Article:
The Santa Cruz County Board of Supervisors on Tuesday set the stage for a streamlined process for rebuilding homes and other structures damaged in the CZU Lightning Complex fire.
The item was part of the consent agenda and therefore garnered no discussion. The board directed the directors of the Planning, Public Works and Environmental Health departments to return on Sept. 15 with a plan.
The fire has destroyed a total of 1,483 structures, including 921 single-family homes, the vast majority of which are in Santa Cruz County. Many displaced residents are struggling to find temporary shelter, county staff told the supervisors.
County officials now hope to build on the procedures established in 2008 after the Summit Fires, and after the 2017 fires in Sonoma County, when officials there developed a website and permit review program.
Santa Cruz County’s rebuilding process will focus on four areas: streamlining the project approval process, placing a cap on permit fees, waiving debris removal fees at the Buena Vista Landfill, and establishing a website with detailed information on the process.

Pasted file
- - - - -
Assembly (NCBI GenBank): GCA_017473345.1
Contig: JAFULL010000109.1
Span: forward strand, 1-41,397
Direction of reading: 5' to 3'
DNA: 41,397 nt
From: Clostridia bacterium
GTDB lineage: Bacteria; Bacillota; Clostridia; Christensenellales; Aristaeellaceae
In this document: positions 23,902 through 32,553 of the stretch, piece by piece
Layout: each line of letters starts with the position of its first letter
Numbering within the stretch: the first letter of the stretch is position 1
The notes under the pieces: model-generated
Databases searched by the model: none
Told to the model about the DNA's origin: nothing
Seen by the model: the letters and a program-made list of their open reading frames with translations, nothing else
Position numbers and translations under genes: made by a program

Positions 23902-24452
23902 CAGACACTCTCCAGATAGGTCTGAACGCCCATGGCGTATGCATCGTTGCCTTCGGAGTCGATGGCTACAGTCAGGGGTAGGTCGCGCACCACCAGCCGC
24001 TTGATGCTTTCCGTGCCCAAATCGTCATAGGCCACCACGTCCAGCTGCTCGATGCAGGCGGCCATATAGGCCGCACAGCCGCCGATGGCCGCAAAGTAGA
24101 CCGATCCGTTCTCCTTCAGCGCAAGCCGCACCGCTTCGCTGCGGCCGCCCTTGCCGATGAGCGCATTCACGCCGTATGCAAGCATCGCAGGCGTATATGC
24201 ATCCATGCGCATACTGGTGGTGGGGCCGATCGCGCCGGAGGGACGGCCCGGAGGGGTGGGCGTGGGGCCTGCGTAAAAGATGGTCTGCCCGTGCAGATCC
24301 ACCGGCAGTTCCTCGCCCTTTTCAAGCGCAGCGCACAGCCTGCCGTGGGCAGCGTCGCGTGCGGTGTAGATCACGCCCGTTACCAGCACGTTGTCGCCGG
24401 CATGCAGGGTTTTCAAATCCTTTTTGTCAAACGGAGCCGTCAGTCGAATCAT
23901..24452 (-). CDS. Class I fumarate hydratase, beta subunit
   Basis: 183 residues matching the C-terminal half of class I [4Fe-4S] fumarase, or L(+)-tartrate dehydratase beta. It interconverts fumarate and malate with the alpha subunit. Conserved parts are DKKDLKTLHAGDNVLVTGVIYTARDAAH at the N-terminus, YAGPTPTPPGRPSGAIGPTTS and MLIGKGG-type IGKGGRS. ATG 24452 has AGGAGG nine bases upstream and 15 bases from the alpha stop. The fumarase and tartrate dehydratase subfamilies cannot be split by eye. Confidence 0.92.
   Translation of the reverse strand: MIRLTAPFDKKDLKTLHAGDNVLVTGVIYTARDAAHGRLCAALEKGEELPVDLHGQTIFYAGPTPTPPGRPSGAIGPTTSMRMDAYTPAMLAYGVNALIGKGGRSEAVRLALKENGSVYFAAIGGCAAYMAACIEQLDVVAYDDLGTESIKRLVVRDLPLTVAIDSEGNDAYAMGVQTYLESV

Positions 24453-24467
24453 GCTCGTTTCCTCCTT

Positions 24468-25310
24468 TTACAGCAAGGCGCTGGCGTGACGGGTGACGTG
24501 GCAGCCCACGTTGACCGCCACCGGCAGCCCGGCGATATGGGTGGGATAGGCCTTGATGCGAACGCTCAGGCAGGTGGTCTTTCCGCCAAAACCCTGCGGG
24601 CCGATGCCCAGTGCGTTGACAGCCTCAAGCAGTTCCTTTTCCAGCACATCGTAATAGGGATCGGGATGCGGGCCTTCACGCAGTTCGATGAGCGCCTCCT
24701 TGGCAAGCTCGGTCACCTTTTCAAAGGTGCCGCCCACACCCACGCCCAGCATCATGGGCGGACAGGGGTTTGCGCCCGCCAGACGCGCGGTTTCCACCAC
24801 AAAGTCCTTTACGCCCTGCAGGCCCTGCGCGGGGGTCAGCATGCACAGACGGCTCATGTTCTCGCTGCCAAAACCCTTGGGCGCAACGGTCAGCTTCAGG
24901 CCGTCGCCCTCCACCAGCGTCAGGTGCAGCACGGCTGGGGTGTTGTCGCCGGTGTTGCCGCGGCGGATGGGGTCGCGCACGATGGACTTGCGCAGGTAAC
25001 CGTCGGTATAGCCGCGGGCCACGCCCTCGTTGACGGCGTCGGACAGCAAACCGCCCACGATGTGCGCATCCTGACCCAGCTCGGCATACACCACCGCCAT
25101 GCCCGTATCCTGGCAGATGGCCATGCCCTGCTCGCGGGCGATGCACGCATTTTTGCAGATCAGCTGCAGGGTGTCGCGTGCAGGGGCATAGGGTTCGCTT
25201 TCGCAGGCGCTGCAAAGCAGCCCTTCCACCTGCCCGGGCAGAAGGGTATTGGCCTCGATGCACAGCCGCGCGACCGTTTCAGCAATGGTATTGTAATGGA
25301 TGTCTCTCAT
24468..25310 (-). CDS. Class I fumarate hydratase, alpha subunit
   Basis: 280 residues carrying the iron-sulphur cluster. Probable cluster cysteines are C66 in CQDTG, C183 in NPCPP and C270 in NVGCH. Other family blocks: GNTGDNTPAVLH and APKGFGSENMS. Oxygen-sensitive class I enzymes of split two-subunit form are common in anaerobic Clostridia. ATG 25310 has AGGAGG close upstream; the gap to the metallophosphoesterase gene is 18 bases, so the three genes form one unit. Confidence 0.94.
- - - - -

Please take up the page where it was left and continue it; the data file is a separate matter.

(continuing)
In addition, property owners under the proposed plan would be allowed to live in temporary housing on their parcels, with services, during the rebuilding of their homes.
The supervisors also approved an emergency health declaration for the county due to the fire, which will allow the county to qualify for state and federal financial relief.
In declaring a health emergency on Aug. 26, County Health Officer Dr. Gail Newel cited the smoky air, toxic remains, ash and charred remains, along with the need for shelter for displaced residents that is likely to last “for a very long time to come, months if not years.”
“We are still in the thick of it, and as you know this has presented a number of health issues,” Newel said.
The emergency declaration will last through September.